spokesman for the Orlando, Fla.-based association.

      "We're asking refiners and wholesalers to show some restraint,"
      Williams said. "We would support any kind of government action if we
      found they were trying to take advantage of the situation."

      John Felmy, the American Petroleum Institute's chief economist, said
      the AAA's warning was "inappropriate, unfair and untrue."

      In addition to war worries and the oil strike in Venezuela, Felmy
      said, high prices are being driven by abnormally cold weather in the
      U.S. and Europe, which diverted crude to produce heating oil. He also
      cited the potential strike in Nigeria, a significant U.S. supplier.

      Energy Department spokeswoman Jeanne Lopatto agreed, saying, "The
      combination of world events, our growing economy and the cold winter
      are now having an impact. We continue to monitor energy sector
      developments and their impact on the energy markets very closely."

      FTC spokesman Mitchell Katz said the agency also was monitoring
      gasoline prices but not yet investigating. "Gouging to one person
      might not be gouging to another," Katz said.

      Indeed, proving price gouging, at either the wholesale or the retail
      level, is difficult for a commodity such as gasoline that is bought
      and sold in relatively competitive markets.

      Timothy Cohelan, a class- action attorney in San Diego, said he and
      his partners "were the first ones stupid enough to bring a case,"
      accusing oil companies of conspiring to manipulate gasoline prices in
      California.

      The 1996 lawsuit took on nine major oil companies and claimed that
      together they intentionally drove up fuel prices that year by
      limiting the supply of California's new, cleaner-burning fuel.

      The class-action case dragged on for four years and cost his law
      firm, Cohelan & Khoury, more than $2.5 million. At the three-year
      mark, Union Oil paid Cohelan's side $3 million to be rid of the suit.
      But in 2001, the California Supreme Court dismissed the case, saying
      that the evidence of conspiracy "was, at best, ambiguous."

      Despite the challenges of such cases, Cohelan hasn't given up. He has
      a similar case pending in federal court.

      State Atty. Gen. Bill Lockyer also has accused oil companies of
      cartel-like action in California. But his office has found no grounds
      for prosecution.

      In fact, a study released by Lockyer in 2000 found that price spikes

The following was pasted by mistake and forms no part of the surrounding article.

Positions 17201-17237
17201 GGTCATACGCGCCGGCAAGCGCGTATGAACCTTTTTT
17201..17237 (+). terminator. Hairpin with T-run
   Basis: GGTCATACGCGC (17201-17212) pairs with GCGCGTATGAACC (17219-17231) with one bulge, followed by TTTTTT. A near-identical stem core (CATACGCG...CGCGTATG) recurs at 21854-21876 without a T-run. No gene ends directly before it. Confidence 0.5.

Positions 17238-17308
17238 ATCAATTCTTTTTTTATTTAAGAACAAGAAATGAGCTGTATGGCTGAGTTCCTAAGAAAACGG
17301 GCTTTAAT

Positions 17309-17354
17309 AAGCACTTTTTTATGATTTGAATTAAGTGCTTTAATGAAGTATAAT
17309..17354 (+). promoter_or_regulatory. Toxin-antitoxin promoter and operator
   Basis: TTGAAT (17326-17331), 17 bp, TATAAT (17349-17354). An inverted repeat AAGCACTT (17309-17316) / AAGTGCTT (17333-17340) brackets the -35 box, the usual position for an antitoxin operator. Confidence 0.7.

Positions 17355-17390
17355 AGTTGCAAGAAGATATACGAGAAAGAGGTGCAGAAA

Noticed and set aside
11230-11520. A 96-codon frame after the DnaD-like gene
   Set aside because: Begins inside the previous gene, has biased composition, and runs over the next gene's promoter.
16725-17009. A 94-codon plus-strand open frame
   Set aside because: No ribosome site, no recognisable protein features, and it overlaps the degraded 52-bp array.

are not unusual in California, because only six refiners control more
      than 90% of the market for the state's clean-burning gasoline.

      A gas-price task force convened by Lockyer recommended that the state
      consider ways to cushion price shocks, including possibly creating a
      strategic gasoline reserve or developing plans for supply pipelines.
      But the state has taken no action except to study the proposals,
      Lockyer spokesman Tom Dresslar said.

      Felmy of the American Petroleum Institute noted "there has never been
      any convictions for collusion or anything like conspiracy" on the
      part of the major oil companies for price fixing.

      "It's never been anything but exoneration for the companies," he said.

      Charles Langley of the San Diego-based Utility Consumers' Action
      Network said he had no doubt that today's retail prices are providing
      a larger-than-usual profit margin for someone.

      But he and others have yet to find a smoking gun.

      Mark Mahoney, who follows West Coast gas prices for Oil Price
      Information Service of Lakewood, N.J., thinks refiners and gas
      station owners are simply taking advantage of momentum. Motorists are
      already prepared to pay more because of rising crude prices, the
      logic goes, so why not add a few pennies of extra profit to the mix?

      "There's no law against making money," Mahoney said.

      Yet Tom Schmachtenberger, who owns a 76 station in Santa Monica,
      rejects the notion that gas stations are picking up extra money at
      customers' expense. He said the price spikes simply reflect the
      higher cost he has to pay for his product.

      "The dealer's margin is almost always the same," he said. "I think
      people are sophisticated enough to know that we're not the ones who
      are pocketing the money. We're just the waitress that brought you the
      steak."

      Schmachtenberger says he has been "out on the islands" talking to
      customers and acknowledges apologizing to half a dozen upset
      motorists in the last week. The station was charging $2.03 a gallon
      for regular on Friday.

      "I hate to be in this position," Schmachtenberger said. "I've never
      sold gas for this much money in my life."


      Times staff writer Richard Simon in Washington contributed to this
      report.